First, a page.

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Manslaughter - Example

  • Scenario: A person driving his car is speeding, loses control of the vehicle and kills two pedestrians.

  • Actus Reus: the guilty act occurred when the driver fatally struck the pedestrians with his car.

  • Mens Rea: a reasonable person should know that speeding in a vehicle is dangerous and could lead to harm (recklessness).


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Euthanasia

  • It is a criminal offence to assist someone who wishes to end their life.

  • A type of assisted suicide is euthanasia, also referred to as "mercy killing".

  • Euthanasia usually refers to someone who wants to end their life for compassionate reasons, such as to relieve pain and suffering from a terminal illness.


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Types of Euthanasia

  • Voluntary euthanasia: the person who wishes to die is able to give consent or permission. This is illegal in Canada.

  • Involuntary euthanasia: the person is not able to give consent because they are incapacitated (e.g. a coma). In these cases, the person's family may provide consent to remove life support equipment, which is legal.


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Assault

  • There are 3 levels of assault in Canada:

  • Level One – assault

    2. Level Two – assault causing bodily harm

  • Level Three – aggravated assault

  • Each level has two common elements:

    • Accused must intend to carry out assault

    • Victim did not consent to assault


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Level One Assault

  • Applying intentional force to another person without their consent

  • Attempting, gesturing, or threatening to apply force to another person

  • Physically interfering or blocking the way of another person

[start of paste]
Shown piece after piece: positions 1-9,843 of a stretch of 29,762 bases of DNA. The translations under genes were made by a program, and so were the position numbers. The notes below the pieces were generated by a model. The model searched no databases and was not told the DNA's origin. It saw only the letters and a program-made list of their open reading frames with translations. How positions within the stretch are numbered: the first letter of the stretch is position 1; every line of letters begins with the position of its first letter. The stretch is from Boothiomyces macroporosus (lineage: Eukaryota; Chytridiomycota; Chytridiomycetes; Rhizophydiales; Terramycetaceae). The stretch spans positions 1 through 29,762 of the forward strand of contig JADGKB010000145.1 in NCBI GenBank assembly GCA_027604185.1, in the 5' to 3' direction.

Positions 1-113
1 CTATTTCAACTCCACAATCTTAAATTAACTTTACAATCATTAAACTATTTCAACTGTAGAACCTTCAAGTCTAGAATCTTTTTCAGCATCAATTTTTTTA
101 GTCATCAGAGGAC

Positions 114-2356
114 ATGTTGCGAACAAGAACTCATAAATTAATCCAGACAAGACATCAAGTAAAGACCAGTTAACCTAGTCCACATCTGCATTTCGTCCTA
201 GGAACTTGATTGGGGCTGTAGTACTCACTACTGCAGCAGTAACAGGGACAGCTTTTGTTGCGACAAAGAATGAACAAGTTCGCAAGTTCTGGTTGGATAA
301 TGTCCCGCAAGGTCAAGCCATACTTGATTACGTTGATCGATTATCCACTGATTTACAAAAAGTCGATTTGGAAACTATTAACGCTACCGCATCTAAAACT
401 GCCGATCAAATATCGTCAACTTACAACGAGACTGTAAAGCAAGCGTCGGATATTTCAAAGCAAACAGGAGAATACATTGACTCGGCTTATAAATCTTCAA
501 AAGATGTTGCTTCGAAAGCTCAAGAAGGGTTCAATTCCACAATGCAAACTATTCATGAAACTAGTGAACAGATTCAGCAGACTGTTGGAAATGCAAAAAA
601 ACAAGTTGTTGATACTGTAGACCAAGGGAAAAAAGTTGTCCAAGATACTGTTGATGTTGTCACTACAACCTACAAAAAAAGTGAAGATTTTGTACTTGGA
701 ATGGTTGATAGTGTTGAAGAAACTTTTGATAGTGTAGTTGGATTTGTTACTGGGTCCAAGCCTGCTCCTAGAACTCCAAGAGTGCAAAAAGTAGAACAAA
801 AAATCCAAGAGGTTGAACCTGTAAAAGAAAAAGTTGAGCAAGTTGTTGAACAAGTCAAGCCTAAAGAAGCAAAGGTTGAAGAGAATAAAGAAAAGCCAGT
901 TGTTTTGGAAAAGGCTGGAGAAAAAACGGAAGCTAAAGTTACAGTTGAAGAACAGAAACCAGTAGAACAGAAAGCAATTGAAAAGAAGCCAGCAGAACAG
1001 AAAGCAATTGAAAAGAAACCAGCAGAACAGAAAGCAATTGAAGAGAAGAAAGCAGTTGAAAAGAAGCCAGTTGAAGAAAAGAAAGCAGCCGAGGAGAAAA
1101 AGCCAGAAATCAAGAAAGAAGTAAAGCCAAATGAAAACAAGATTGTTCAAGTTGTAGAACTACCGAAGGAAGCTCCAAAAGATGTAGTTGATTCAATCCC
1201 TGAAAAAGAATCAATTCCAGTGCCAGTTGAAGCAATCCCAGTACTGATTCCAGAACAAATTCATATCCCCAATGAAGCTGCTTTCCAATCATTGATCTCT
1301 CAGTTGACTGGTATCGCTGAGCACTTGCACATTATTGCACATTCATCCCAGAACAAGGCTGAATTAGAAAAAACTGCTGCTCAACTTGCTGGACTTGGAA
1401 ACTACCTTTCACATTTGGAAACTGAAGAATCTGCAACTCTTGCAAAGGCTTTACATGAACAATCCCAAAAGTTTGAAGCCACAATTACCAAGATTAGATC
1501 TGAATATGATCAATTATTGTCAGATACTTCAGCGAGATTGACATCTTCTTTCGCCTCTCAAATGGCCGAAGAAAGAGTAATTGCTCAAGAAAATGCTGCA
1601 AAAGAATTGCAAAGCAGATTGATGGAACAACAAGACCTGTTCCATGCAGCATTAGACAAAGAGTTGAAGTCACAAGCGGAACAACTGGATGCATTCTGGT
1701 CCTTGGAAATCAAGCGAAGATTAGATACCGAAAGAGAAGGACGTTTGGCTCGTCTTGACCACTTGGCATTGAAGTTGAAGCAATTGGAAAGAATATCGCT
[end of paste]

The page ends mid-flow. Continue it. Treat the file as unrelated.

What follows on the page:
• Maximum penalty: 5 years in prison


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Assault Causing Bodily Harm

  • Level Two

  • Usually involves attacking another person with a weapon

  • Attack causes injury to the victim that is serious (i.e. requires medical treatment)

  • Maximum penalty: 10 years in prison


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Aggravated Assault

  • Level Three – the most severe type

  • Grotesque beating, maiming, and disfigurement of the victim; often endangers their life

  • Maximum penalty: 14 years in prison


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Sexual Assault

  • Similar to Assault, there are also 3 levels of Sexual Assault in the Criminal Code.

  • Generally speaking, a sexual assault occurs when the victim has not provided consent or approval to being touched in a sexual manner.

  • The 3 levels range from basic acts of unwanted touching to more severe assaults like rape.


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Levels 1–3: Sexual Assault

  • Level One – similar to first level of Assault; main difference is it relates specifically to sexual conduct

  • Involves little if any physical injury

  • Maximum penalty: 10 years in prison

  • Level Two – a sexual assault with a weapon

  • Causes bodily harm to victim

  • Maximum penalty: 14 years in prison

  • Level Three – aggravated sexual assault; includes rape and life threatening injuries

  • Maximum penalty: life in prison


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Rape Shield Law

  • This section of the C.C. limits the defendant's ability to question the alleged victim about their sexual history.

  • Prior to the introduction of the rape shield, many victims felt as though they were on trial after being cross-examined about their past sexual behaviour.

  • Rape shield laws are very controversial as many defendants feel that they unfairly favour the alleged victim.


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Issue of Consent

  • Consent can be defined as freely and voluntarily agreeing to a sexual act.

  • Central to most sexual assault cases.

  • Supreme Court has rejected the defence of "implied consent" (e.g. flirting).

  • "NO means NO" and "YES means YES".

    The age of consent was 14 years in 1892

    and was changed to 16 years in 2008.